National elections were held in Greece on 21 May. The so-called “progressive forces” of the left and center parties were defeated—once again—by the right-wing New Democracy Party, which has held control of the government for the last four years. The conservative neoliberal right won by a considerable percentage which came as a big surprise to most people. Greece will go to a second election round on 25 June, determining the final result.
Meanwhile, two days before the national elections, on 19 May, the New York Times published a particularly revealing report on the pushbacks in Greece: an article with video evidence that shows the Greek Coast Guard rounding up 12 asylum seekers, including young children, and abandoning them on a raft at sea. More specifically, according to the article, the migrants were stripped of their belongings, including cash and phones, and were forcibly loaded onto a raft. They were then set adrift, left to navigate the waters in an engineless raft prone to capsizing. The practice highlighted by this critical report is not the exception but the rule in managing the Greek and European borders. Although pushback-related news is not covered at all by the mainstream media, this news doesn’t come as a surprise to anyone.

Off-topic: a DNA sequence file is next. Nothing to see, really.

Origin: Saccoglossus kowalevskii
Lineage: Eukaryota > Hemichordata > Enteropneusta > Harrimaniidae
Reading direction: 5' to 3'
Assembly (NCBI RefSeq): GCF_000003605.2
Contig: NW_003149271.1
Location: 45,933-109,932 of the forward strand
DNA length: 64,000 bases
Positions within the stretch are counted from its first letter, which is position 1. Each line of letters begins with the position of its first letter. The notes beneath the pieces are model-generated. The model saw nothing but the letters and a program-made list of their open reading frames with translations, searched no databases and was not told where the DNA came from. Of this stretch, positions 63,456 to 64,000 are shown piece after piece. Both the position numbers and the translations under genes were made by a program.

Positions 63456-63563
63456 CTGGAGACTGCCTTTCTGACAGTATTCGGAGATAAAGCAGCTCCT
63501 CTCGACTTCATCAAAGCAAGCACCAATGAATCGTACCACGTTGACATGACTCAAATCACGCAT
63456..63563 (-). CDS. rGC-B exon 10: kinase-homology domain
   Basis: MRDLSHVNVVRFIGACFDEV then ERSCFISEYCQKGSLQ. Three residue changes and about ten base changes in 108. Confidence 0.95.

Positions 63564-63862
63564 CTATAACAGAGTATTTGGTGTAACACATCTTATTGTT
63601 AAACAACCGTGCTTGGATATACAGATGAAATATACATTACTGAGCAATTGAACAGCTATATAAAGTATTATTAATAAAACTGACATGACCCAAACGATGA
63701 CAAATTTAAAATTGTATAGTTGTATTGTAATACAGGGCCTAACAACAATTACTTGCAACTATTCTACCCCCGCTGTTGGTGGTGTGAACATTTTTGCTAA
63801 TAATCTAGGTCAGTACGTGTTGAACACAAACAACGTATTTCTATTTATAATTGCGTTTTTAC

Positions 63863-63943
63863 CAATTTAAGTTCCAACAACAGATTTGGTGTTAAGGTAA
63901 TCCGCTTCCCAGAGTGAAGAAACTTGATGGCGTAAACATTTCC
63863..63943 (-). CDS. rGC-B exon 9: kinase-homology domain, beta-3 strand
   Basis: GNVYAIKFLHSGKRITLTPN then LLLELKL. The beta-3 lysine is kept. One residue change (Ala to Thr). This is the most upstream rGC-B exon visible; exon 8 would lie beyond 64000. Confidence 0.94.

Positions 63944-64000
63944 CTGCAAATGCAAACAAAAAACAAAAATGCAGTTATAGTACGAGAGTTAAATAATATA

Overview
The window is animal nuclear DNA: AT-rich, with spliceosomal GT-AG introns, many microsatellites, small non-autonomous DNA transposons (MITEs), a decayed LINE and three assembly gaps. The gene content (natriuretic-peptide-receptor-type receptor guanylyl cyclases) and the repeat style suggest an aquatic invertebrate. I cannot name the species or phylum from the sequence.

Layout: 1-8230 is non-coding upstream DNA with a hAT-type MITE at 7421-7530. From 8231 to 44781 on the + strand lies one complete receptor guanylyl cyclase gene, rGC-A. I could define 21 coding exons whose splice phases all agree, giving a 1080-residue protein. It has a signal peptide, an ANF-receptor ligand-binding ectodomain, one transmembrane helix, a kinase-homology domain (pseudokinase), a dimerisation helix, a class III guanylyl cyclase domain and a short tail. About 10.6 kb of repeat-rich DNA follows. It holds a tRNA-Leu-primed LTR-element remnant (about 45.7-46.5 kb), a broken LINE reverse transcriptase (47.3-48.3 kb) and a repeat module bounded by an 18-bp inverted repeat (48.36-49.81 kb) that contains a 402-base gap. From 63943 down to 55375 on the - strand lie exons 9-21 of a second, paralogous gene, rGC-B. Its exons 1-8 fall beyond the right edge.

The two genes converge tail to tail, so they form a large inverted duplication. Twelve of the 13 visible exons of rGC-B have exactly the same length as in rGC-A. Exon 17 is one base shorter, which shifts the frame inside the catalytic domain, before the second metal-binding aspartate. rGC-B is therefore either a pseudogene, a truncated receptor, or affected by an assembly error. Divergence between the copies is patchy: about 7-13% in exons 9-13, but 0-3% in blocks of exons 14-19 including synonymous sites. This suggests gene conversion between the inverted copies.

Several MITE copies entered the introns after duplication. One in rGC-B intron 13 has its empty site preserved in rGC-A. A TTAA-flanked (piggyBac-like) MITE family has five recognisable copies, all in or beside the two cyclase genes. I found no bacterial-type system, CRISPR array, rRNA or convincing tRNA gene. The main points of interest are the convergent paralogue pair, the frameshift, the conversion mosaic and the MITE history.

The Greek government has denied knowing anything about this incident that was brought to the public’s attention while at the same time proudly referring to its migration policy as “tough but fair.”
The fact that this government has again received a vote of confidence from the Greek people is of particular concern to CPT-Aegean Migrant Solidarity, as we fear that its implementation of anti-migration policies and illegal pushbacks—together with the European Union—are being socially legitimized, and therefore can continue to be implemented unhindered.
We do not want to believe that the people of Greece are accustomed to the horrors of border violence and death and that the issue of the inhumane treatment of migrants no longer concerns them.
We pray that these violent border policies, which in some cases have cost lives, will eventually be roundly condemned and rejected by the Greek people.